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Evidence-Based Long-Term Treatment of Bipolar II Disorder
Trisha Suppes, M.D., Ph.D., and Ellen B. Dennehy, Ph.D.
Bipolar II disorder is a distinct, lifelong mental illness that affects at least 1.5 million people in the United States, is associated with a high incidence of comorbidity, and ends with completed suicide in 10% to 15% of diagnosed individuals. Bipolar II disorder is characterized by at least 1 major depressive episode with 1 or more hypomanic episodes, as opposed to manic or mixed episodes. While it is expected that there may be similarities in approaches to managing patients with bipolar I and bipolar II disorders, data suggest differential patient responses to pharmacologic treatments, supporting the need for research specifically in patients with bipolar II disorder. Despite the prevalence and severity of the disorder, a well-developed scientific database informing long-term treatment choices for bipolar II disorder as an illness differing from bipolar I disorder and major depressive disorder is virtually absent. A review of the limited and sometimes contradictory information stresses that more research is needed into prophylactic and maintenance treatment of bipolar II disorder.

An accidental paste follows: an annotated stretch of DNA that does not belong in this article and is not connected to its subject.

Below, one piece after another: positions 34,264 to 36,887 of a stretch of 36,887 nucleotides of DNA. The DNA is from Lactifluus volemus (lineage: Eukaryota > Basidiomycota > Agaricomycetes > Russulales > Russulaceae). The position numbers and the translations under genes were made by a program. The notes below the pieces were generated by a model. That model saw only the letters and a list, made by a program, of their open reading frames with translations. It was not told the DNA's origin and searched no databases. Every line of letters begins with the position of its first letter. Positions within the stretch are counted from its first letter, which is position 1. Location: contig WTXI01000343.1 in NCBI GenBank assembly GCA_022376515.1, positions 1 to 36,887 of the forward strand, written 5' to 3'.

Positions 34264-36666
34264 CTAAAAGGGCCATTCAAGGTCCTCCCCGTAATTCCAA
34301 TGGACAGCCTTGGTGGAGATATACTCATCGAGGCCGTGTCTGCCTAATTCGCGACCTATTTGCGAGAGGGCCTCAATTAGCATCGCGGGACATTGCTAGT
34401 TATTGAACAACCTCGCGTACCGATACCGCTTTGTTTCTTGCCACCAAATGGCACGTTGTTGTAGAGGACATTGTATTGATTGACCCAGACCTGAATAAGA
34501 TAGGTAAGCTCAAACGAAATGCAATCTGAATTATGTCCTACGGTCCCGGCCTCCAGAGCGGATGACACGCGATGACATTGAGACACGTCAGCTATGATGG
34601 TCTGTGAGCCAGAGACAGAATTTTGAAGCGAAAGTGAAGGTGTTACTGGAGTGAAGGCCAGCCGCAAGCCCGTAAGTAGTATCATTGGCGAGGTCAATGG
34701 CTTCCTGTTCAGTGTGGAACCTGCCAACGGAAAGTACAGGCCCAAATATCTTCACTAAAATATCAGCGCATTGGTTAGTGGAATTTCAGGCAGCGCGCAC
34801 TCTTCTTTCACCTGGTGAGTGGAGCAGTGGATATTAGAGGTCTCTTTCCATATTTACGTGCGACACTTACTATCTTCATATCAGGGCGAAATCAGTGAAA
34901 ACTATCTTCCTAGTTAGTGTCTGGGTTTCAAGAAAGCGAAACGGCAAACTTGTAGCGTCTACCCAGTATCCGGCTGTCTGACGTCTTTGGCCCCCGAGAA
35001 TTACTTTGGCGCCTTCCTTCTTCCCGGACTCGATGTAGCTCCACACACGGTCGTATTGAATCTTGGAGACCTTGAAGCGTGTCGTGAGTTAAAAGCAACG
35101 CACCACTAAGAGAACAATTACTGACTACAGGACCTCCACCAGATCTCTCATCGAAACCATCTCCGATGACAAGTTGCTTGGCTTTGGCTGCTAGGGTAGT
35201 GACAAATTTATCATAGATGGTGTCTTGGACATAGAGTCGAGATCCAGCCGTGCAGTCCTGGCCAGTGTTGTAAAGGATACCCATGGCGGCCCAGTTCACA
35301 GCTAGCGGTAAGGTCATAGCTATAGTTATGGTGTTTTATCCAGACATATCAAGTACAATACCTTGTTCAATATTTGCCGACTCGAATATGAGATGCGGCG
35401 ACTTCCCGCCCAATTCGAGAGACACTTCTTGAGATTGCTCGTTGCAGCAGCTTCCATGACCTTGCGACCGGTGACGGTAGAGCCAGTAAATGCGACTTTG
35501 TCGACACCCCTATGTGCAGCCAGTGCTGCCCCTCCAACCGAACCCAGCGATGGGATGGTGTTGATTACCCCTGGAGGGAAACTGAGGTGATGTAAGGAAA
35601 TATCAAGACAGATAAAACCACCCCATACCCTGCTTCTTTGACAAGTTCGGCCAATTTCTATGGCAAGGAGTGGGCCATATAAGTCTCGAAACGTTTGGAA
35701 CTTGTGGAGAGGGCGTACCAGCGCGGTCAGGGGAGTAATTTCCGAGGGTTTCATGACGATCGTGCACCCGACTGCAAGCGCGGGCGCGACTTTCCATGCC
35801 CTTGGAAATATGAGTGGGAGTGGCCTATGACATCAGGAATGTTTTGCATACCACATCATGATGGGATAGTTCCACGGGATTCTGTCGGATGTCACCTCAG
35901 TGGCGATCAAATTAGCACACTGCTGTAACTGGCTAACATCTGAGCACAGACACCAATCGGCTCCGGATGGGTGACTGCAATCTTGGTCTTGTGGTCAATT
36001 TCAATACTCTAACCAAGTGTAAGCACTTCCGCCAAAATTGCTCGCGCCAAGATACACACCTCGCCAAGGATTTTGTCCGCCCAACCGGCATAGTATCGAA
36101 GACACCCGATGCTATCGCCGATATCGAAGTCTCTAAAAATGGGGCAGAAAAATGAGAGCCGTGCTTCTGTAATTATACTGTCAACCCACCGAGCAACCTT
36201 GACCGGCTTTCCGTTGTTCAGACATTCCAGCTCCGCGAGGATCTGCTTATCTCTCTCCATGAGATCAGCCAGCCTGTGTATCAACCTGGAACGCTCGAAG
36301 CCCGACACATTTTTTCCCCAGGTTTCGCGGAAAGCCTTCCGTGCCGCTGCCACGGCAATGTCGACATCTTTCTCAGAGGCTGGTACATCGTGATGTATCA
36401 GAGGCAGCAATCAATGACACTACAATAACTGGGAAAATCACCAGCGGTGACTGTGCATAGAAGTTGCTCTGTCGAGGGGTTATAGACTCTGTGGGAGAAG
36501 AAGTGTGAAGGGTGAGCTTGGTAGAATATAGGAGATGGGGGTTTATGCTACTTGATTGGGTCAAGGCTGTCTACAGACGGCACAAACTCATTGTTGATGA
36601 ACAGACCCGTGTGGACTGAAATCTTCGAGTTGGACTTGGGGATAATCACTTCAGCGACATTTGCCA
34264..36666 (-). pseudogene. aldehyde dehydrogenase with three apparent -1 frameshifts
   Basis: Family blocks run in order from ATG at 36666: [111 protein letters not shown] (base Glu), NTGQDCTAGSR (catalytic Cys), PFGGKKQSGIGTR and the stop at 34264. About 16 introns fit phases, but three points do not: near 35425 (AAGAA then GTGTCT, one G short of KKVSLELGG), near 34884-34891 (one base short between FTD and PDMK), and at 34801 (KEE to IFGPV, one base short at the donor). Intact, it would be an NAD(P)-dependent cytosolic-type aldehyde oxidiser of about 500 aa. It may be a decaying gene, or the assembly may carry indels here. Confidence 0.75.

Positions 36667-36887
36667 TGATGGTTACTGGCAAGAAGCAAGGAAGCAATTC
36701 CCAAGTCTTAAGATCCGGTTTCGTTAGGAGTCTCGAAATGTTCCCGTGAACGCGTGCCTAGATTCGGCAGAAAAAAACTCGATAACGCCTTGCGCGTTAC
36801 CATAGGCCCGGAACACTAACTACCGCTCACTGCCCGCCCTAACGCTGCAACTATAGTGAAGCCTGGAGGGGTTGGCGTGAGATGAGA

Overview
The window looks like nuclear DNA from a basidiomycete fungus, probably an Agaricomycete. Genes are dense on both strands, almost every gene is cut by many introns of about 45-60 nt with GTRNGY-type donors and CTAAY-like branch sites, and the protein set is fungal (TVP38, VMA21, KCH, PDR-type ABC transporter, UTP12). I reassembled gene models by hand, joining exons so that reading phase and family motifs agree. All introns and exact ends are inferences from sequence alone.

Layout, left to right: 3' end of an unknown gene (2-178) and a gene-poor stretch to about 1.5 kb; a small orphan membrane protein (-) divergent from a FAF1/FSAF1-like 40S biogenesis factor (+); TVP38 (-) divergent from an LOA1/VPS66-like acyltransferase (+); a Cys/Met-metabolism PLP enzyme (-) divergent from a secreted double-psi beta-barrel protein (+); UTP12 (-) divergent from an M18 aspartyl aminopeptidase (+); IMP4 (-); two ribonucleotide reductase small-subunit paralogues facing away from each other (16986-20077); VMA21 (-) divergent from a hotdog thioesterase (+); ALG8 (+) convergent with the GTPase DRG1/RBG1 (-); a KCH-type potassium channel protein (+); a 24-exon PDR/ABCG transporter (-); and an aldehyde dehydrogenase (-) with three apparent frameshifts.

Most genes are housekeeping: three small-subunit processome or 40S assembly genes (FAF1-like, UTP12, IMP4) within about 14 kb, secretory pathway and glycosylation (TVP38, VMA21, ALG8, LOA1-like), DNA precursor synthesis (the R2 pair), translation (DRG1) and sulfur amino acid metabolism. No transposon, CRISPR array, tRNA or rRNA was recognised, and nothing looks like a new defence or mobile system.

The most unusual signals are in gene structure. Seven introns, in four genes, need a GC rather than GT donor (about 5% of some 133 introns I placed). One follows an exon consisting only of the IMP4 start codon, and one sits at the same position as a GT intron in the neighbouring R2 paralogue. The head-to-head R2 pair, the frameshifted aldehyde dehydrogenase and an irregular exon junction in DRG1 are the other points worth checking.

(J Clin Psychiatry 2002;63[suppl 10]:29–33)
From the Department of Psychiatry, Bipolar Disorder Clinic and Research Program, University of Texas Southwestern Medical Center, Dallas.
Presented at the symposium "Long-Term Use of Mood Stabilizers in Bipolar Disorder," which was held January 24–25, 2002, in San Antonio, Tex., and supported by an unrestricted educational grant from GlaxoSmithKline.
Corresponding author and reprints: Trisha Suppes, M.D., Ph.D., Department of Psychiatry, Bipolar Disorder Clinic and Research Program, University of Texas Southwestern Medical Center, 5323 Harry Hines Blvd., Dallas, TX 75390-9070 (e-mail: firstname.lastname@example.org).